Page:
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Report: Avignon festival

Words, words, words at the Avignon Festival

French actress Emmanuelle Béart in "Par les villages" by Stanislas Nordey
French actress Emmanuelle Béart in "Par les villages" by Stanislas Nordey © Christophe Raynault de Lage/Festival d'Avignon

If the first night at the Pope’s Palace in Avignon sets a tone for the Festival, then the accent is on the word. Stanislas Nordey, one of two associate artists this year with Dieudonné Niangouna, stages Walk about the Villages (Par les Villages in French), based on a dramatic poem by Austrian writer Peter Handke. 


The play is very dense in ideas, as well as in words.

It’s a play about upheaval - and attachment - to the family, to land, and to death.

It takes place in a rural world in decline where the successful brother returns to meet his siblings. The sister hoping her urbanised brother will help her change her life is played by French film star Emmanuelle Béart. The returning brother (Laurent Sauvage) is confronted with the life, so different from his own, of the brother who has stayed in his native valley. The actors rarely touch, and on the yawning stage in the Palace courtyard, they appear, as they are, isolated, addressing the audience more directly than their partners.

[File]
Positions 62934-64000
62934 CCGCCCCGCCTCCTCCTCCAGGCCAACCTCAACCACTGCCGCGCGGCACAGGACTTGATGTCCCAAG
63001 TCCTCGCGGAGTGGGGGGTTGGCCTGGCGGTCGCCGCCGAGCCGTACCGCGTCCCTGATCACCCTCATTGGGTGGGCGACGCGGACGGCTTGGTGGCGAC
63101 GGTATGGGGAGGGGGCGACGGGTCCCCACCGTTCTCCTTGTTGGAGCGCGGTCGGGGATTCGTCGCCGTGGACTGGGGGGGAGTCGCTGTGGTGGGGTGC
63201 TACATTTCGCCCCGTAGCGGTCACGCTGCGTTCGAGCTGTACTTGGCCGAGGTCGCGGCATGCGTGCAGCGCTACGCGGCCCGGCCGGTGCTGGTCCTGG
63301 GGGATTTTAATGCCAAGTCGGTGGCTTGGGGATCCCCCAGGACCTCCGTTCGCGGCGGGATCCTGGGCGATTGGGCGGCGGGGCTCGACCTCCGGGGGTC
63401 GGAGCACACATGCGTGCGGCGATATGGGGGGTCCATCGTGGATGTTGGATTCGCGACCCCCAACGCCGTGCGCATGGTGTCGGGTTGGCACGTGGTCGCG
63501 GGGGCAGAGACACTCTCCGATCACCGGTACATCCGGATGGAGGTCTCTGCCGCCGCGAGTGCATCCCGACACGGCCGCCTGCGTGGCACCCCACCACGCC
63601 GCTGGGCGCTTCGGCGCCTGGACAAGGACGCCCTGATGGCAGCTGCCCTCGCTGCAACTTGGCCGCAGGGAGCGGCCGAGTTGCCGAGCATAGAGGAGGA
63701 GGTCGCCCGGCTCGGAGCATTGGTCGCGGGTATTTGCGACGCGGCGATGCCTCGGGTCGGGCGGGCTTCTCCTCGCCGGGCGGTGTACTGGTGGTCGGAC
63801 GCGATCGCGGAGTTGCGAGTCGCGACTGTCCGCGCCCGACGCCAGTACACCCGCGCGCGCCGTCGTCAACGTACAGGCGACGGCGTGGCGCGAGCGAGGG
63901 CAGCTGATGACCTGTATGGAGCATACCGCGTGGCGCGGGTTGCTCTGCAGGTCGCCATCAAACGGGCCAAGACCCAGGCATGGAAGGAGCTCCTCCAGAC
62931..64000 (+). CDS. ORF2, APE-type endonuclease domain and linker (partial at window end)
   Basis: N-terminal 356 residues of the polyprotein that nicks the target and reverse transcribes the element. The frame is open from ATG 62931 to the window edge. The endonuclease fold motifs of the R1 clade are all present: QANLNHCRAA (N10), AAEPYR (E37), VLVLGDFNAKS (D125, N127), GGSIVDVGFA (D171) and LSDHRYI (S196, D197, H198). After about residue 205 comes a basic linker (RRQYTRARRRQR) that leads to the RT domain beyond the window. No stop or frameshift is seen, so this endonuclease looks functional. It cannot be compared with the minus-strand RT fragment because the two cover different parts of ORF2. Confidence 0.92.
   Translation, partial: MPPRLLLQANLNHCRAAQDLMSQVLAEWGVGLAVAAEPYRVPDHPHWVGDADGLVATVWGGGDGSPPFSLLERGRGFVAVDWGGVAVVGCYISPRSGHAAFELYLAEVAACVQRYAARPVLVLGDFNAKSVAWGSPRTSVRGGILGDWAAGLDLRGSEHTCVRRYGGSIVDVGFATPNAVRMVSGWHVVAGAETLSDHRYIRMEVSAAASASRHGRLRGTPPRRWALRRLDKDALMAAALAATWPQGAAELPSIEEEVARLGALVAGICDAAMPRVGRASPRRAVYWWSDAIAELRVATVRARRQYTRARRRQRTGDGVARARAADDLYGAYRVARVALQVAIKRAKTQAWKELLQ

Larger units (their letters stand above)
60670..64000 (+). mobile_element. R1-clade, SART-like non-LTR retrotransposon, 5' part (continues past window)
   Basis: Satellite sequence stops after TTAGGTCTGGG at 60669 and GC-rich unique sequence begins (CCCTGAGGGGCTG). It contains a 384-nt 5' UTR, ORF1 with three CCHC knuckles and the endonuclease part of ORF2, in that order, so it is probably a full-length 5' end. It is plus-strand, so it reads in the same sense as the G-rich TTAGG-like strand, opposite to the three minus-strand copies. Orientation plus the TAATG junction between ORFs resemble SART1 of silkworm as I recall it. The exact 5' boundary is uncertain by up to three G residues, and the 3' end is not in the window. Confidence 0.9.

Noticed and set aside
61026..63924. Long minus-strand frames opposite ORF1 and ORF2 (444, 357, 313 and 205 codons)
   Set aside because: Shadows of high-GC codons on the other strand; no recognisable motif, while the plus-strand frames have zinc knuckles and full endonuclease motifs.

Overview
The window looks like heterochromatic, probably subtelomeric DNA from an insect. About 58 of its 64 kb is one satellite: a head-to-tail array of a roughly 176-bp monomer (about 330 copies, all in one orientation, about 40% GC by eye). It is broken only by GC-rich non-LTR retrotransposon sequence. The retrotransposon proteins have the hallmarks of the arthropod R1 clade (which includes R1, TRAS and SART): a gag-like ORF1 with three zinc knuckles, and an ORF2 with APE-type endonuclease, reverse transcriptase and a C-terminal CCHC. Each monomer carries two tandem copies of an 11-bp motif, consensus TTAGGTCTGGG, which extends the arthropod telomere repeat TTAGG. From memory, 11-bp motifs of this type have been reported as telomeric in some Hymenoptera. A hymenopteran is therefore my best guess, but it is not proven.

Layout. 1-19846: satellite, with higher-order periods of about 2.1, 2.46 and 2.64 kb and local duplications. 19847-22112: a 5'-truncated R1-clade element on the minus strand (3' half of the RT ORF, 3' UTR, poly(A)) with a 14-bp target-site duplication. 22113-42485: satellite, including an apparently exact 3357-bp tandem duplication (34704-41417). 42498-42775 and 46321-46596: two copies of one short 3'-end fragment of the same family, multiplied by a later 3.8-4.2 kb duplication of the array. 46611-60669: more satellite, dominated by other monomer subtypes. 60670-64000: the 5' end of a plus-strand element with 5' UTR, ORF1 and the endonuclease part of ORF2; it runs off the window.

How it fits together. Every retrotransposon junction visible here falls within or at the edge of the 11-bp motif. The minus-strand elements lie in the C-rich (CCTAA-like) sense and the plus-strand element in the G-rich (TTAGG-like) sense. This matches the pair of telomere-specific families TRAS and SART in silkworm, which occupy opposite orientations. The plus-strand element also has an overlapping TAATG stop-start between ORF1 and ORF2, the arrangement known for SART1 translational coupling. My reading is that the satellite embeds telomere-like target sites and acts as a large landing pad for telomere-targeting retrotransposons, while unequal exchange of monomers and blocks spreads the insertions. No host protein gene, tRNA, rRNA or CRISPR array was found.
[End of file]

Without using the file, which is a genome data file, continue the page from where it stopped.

Dossier: Festival d'Avignon 2011

The play lasts for almost three hours and the spectator is required to concentrate on a succession of monologues. However, the beauty of the language, with the force and skill which the actors deploy to deliver their speeches, along with their sincerity (and that of Handke’s autobiographical work of 1981) was at times entrancing.

Nordey, who himself plays one of the main characters -  the worker brother who’s about to lose his job - drew more applause after one of his speeches than he’d noticeably drawn breath.

Youth and future generations is another one of the themes at the festival in Avignon.

Playing at the Benoit Twelfth theatre in the Avignon Festival is the spiritual Qaddish, written and performed by Qudus Onikeku who hails from Lagos in Nigeria, and by Emil Abossolo Mbo from Cameroon.

Qaddish, the name of the Jewish prayer for the dead and for the consolation of mourners, is the third part of a triology by Onikeku called Solitude, Tragedy and Memory.

With opera singing (Valentian Coladonata), cello and electric guitar (Charles Amblard and Umberto Clerici), Qaddish is the quest, in a trance, of a young man, searching for his identity, and danced by Onikeku.

Emil Abossolo Mbo, in Yoruba traditional costume, plays the elder who transmits tradition, wisdom and knowledge, which helps him on his quest. Onikekuy says: “I am searching for my own identity and want to know where in my body is; my grandfather, where is my great-grandfather.” As part of his own quest, Onikeku went back to his father’s home, Abeokuta in south-west Nigeria, to do his own research for Qaddish.

Then there’s the wheelchair which, with the help of a remote control, is personified and performs its own ritual, interacting with the two men on stage. “A chair is a chair, and art object, but that’s not all. It’s a vehicle of transmission. When the artisan has finished his work, he gives it to someone who will be able to breathe an energy into it, to make it a vehicle of transmission.”

Whether in the staging, the music, the song, the choreography, the philosophy, or in the prayer itself, Qaddish is a song for life. As Onikeku says: “it’s a cool chant. It sounds like the Lord’s Prayer or the Muslim Fatiha. It’s also a play on my name Qudus, and they both mean holisitic.”

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